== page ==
Three hundred glowing snowmen. A string of 210,000 twinkling lights. A 28-foot castle with 28 Gothic-style windows.
Lighted holiday displays in front yards and on roof tops have reached an epic level of artistry, scale and, at times, gaudy glitz.
Many neighborhoods across Sonoma County enliven their doorways with lights and displays. To guide you, we've compiled a list of some of the most festive homes and streets. The list is by no means comprehensive, so add your home and a photo to our holiday lights map at www.pressdemocrat.com.
Neighborhood light displays may always be part competition, but underneath the endless candy canes and piles of fake snow, there's something deeper in the effort.
Case in point: Rohnert Park's holiday lights celebrity Scott Weaver and his magnificent December-long scenes on Cielo Circle.
Sure, he's got a 23-foot Abominable Snowman, a moving magic carpet, all 101 dalmatians and a star that reaches 51 feet off the ground. But as Weaver sketched, pounded and painted about 300 characters to life — outside his full-time work managing the produce section at Lucky Supermarket — he embedded family memories in each creation.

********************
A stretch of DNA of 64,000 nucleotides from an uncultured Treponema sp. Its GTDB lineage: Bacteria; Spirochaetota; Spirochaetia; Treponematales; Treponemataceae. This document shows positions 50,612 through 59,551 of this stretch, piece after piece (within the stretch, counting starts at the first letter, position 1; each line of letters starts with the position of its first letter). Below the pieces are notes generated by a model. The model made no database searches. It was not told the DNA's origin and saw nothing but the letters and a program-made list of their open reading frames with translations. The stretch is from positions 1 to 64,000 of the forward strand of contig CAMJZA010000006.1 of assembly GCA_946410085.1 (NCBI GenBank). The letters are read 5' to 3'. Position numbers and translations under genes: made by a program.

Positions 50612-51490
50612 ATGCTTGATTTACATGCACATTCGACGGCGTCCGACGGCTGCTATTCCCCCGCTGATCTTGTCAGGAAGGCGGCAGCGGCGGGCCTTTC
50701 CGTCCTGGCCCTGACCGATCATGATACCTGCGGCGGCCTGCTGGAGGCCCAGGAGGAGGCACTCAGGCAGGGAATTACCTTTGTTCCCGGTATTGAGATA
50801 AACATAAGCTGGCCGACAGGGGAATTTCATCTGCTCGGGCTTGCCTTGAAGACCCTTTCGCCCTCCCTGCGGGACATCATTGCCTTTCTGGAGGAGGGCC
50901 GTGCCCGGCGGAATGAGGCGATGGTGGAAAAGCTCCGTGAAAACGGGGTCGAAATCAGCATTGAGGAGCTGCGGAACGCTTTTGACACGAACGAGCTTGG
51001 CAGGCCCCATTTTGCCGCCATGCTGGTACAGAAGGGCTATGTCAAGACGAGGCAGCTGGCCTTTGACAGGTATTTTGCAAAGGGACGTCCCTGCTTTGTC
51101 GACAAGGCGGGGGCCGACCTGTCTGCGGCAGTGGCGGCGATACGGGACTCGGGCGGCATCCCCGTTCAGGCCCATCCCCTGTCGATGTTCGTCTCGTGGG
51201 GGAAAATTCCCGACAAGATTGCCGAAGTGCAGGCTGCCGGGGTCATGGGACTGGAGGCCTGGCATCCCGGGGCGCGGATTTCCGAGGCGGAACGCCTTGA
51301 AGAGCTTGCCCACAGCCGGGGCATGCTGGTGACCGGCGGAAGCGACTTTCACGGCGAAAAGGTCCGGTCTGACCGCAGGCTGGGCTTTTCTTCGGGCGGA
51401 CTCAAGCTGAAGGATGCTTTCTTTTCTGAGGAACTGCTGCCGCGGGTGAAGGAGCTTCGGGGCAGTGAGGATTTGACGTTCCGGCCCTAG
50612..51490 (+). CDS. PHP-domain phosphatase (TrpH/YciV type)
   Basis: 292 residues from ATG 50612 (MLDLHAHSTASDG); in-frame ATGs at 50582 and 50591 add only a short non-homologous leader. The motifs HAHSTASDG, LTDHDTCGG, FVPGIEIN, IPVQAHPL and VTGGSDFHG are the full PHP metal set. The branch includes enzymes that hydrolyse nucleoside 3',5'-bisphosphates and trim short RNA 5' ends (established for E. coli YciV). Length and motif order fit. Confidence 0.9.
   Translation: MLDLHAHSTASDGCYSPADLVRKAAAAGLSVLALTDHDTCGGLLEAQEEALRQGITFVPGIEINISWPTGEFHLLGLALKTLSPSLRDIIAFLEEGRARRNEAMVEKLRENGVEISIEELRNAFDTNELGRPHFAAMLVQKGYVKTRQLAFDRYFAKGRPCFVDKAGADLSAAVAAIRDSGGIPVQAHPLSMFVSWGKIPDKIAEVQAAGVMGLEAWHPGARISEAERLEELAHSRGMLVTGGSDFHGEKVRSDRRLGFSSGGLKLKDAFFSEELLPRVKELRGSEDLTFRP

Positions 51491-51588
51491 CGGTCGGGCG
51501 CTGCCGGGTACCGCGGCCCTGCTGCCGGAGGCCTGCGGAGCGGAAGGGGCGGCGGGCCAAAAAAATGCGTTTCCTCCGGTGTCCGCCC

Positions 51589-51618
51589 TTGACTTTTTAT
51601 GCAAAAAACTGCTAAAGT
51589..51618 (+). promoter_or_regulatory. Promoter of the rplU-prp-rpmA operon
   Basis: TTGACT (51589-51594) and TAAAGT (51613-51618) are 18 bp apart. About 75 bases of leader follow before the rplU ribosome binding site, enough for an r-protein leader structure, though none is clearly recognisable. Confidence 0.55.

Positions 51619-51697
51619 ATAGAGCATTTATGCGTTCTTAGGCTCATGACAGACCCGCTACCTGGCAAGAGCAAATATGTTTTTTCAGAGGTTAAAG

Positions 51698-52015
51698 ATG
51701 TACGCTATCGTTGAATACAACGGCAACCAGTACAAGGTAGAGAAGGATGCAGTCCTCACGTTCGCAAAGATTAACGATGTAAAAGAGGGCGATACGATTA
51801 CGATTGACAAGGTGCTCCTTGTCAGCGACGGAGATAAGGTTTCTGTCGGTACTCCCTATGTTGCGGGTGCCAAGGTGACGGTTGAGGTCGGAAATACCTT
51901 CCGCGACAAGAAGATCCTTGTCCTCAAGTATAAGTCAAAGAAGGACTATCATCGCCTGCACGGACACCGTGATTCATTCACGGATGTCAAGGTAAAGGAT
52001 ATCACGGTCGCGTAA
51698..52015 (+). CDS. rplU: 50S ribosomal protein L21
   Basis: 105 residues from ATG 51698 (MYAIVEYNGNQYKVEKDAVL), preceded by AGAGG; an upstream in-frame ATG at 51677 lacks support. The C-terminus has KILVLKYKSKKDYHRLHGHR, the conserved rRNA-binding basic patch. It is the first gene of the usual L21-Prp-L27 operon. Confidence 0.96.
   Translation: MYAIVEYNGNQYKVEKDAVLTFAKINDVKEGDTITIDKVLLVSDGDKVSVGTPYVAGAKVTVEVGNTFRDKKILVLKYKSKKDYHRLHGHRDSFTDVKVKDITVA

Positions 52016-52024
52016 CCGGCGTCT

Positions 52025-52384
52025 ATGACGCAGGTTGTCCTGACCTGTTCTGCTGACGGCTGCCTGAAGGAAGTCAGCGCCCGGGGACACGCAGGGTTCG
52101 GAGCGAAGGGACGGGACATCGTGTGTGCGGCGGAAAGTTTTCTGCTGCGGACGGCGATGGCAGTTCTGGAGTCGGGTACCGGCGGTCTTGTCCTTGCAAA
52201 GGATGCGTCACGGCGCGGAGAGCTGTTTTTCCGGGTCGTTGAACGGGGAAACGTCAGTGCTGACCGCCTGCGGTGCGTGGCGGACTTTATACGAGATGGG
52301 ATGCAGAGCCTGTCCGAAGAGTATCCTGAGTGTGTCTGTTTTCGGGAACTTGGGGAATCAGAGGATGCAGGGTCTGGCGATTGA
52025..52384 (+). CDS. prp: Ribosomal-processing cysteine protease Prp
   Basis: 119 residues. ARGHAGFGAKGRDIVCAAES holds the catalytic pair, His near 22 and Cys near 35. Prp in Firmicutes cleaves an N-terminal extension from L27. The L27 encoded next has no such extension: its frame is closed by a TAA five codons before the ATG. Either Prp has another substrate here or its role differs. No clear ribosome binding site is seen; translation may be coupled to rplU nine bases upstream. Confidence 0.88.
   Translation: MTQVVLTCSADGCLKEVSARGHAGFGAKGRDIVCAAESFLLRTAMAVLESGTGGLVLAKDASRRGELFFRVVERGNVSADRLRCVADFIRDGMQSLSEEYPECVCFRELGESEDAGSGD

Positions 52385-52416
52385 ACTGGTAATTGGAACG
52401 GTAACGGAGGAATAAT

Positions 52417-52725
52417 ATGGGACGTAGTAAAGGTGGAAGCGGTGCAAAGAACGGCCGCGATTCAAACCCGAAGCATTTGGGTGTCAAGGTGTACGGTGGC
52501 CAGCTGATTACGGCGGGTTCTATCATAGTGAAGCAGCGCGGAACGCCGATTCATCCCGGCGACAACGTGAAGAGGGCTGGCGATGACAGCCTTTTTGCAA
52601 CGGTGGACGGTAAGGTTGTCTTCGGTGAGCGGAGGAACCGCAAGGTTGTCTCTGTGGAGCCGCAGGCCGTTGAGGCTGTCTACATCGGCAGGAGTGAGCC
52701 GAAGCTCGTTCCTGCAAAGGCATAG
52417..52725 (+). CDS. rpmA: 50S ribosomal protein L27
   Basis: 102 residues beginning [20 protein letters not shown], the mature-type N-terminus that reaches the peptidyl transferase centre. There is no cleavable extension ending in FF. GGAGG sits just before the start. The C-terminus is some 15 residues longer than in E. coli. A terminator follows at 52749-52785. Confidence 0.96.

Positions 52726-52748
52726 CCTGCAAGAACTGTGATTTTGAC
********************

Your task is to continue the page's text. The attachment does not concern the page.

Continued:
The ghost of Mufasa on his roof represents Weaver's father in a scene from the Lion King in which Mufasa tells Simba to “get off his butt and get back to the jungle,” Weaver said, just like Weaver's father encouraged him to stop drinking.
Weaver crafted a forest of elegant pine trees while sitting at his mother's side as she fought brain cancer. She died on Christmas Eve in 2003.
“And then I did what she would have wanted me to do, which is go back and pass out candy canes,” Weaver said.
He memorialized his mother with a flying angel playing trumpet on his roof.
The list goes on (and includes his beloved Great Dane Chloe), but for those who hang thousands of lights and spend thousands on utility bills, it's just a normal holiday tradition to trade effort for smiles, Weaver's 18-year-old son Tyler said.
“Christmas to me is not so much about getting presents or rushing down the stairs to see what I got,” Tyler said. “It's how many people are going to come by and see my house and how many smiles we'll get in a night.”